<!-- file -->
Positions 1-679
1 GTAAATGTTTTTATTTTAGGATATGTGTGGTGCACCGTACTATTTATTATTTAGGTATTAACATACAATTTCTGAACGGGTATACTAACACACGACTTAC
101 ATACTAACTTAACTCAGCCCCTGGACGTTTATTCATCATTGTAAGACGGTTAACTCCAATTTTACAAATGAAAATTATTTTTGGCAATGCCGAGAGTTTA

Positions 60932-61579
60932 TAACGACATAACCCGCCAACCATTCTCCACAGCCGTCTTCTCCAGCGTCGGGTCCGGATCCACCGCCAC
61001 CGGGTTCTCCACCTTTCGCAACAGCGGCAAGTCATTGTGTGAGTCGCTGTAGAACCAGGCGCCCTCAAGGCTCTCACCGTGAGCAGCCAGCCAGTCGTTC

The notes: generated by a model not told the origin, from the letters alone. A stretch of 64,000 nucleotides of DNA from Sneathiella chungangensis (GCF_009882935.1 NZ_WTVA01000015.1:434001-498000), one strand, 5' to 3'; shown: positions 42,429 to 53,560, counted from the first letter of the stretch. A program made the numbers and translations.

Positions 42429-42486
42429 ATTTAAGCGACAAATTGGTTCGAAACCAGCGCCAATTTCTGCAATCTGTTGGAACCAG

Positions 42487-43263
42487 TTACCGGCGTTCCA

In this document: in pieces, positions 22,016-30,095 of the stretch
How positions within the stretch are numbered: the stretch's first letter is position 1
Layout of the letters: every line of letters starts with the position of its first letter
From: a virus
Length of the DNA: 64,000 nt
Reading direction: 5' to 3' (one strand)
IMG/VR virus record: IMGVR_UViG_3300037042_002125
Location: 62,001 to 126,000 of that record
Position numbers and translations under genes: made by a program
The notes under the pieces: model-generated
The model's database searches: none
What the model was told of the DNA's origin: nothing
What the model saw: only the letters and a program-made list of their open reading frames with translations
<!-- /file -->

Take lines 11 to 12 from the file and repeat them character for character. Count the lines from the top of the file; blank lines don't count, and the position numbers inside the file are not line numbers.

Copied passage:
42487 TTACCGGCGTTCCA

In this document: in pieces, positions 22,016-30,095 of the stretch